Intended for healthcare professionals


US panel calls for sweeping changes to funding of graduate medical education

BMJ 2014; 349 doi: (Published 01 August 2014) Cite this as: BMJ 2014;349:g4968
  1. Michael McCarthy
  1. 1Seattle

The US system for funding physician training should be overhauled to ensure that it produces a workforce better matched to the nation’s needs, says a new report from the Institute of Medicine.1

Currently, US taxpayers provide $15bn (£8.9bn; €11.2bn) a year, primarily through Medicare, to pay for postgraduate medical training. Most of that money goes to teaching hospitals, with few strings attached. “This funding is essentially guaranteed—regardless of whether the funded programs reflect local, regional, or national healthcare priorities,” the 21 member panel wrote.

This has resulted in a physician workforce with too many specialists and too few doctors who were prepared to work in primary care or in underserved communities, the panel said. It added that hospital based training left many physicians unprepared to practice in the ambulatory care settings where most of them would work.

“There is worrisome evidence that newly trained physicians in some specialties have difficulty performing simple office based procedures and managing routine conditions,” the panel noted. Moreover, it said, the current practice of distributing funds directly to teaching hospitals on the basis of the number of Medicare patients they saw not only discouraged training in settings outside of hospitals but “systematically disadvantages children’s hospitals, safety net hospitals, and other institutions that care for non-elderly patients.” It added, “Non-clinical, population based specialties, such as public health and preventive medicine, are similarly affected.”

The panel did not report on predicted physician shortages; it cited analyses showing that changes in healthcare provision—such as the increased role of advanced practice registered nurses, team based medicine, and other innovations—may successfully tackle the growing demand for health services.

In its recommendations the panel called for Medicare support to go to two distinct funds: one to support existing residency programs that would remain fixed at the current level, adjusted for inflation; and a second “transformational” fund to finance new training slots in required specialties and underserved communities and to support innovative pilot programs. Such funds would go directly to the institutions providing this training and not necessarily through a teaching hospital, and they would not be linked to the institution’s volume of Medicare patients. Over time the proportion of Medicare funds going to transformational programs would grow, under the Institute of Medicine’s plan.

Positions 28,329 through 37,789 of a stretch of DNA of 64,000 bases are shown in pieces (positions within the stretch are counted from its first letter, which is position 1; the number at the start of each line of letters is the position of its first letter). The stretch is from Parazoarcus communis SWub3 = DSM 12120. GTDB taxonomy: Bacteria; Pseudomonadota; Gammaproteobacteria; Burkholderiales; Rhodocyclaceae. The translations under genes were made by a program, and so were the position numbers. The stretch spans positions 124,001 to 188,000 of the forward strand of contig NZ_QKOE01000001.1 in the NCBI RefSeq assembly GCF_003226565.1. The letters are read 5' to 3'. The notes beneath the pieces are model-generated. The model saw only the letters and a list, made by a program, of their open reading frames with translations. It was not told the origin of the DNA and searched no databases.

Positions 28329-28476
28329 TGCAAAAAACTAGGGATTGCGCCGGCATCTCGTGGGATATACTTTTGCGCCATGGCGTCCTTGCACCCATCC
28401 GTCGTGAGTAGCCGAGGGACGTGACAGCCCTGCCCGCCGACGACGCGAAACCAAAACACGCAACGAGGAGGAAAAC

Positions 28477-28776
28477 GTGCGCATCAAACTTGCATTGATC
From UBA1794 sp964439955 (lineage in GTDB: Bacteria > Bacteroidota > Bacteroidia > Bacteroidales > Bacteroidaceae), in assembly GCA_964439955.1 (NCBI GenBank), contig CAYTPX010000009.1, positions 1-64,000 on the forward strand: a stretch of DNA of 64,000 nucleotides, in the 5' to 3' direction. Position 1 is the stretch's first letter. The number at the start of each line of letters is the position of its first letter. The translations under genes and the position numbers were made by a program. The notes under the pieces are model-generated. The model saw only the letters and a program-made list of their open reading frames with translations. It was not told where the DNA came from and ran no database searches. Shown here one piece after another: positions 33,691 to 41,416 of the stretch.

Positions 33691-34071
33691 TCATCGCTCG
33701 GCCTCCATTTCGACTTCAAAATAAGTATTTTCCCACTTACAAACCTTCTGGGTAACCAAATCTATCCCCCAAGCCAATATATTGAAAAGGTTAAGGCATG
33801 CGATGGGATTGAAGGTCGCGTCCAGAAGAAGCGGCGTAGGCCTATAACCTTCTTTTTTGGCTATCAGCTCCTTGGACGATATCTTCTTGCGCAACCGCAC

The panel also called for the reform to be implemented over 10 years and to be overseen by a Graduate Medical Education Policy Council, based at the office of the Secretary of Health and Human Services. Implementing the funding changes proposed by the panel would require congressional action.

The institute’s proposal was quickly rejected by a number of US medical groups. Darrell G Kirch, president and CEO of the Association of American Medical Colleges, argued that doctors in training needed experience of working with the wide range of patients that teaching hospitals provide. “While the current system can [be] and is being improved to train more doctors in non-hospital settings, these immediate cuts will destabilize a system that has produced high quality doctors and other health professionals for more than 50 years and is widely regarded as the best in the world,” he said.

The American College of Physicians, which represents US internists, said that it was “particularly concerned” that the panel did not make recommendations to deal with the nation’s “looming physician shortage,” said the college’s president, David A Fleming.

But the American Academy of Family Physicians embraced the panel’s recommendations. The academy’s president, Reid Blackwelder, said that it especially approved the institute’s recommendations that graduate medical education payments should no longer be linked to the volume of Medicare patients treated and that funding should be shifted away from the longstanding, hospital based system.

“As family physicians, we practice on the front lines of healthcare and see most of our patients outside of a hospital in an ambulatory office based setting. Ensuring that more training takes place in these environments is key to preparing our future physician workforce,” said Blackwelder.


Cite this as: BMJ 2014;349:g4968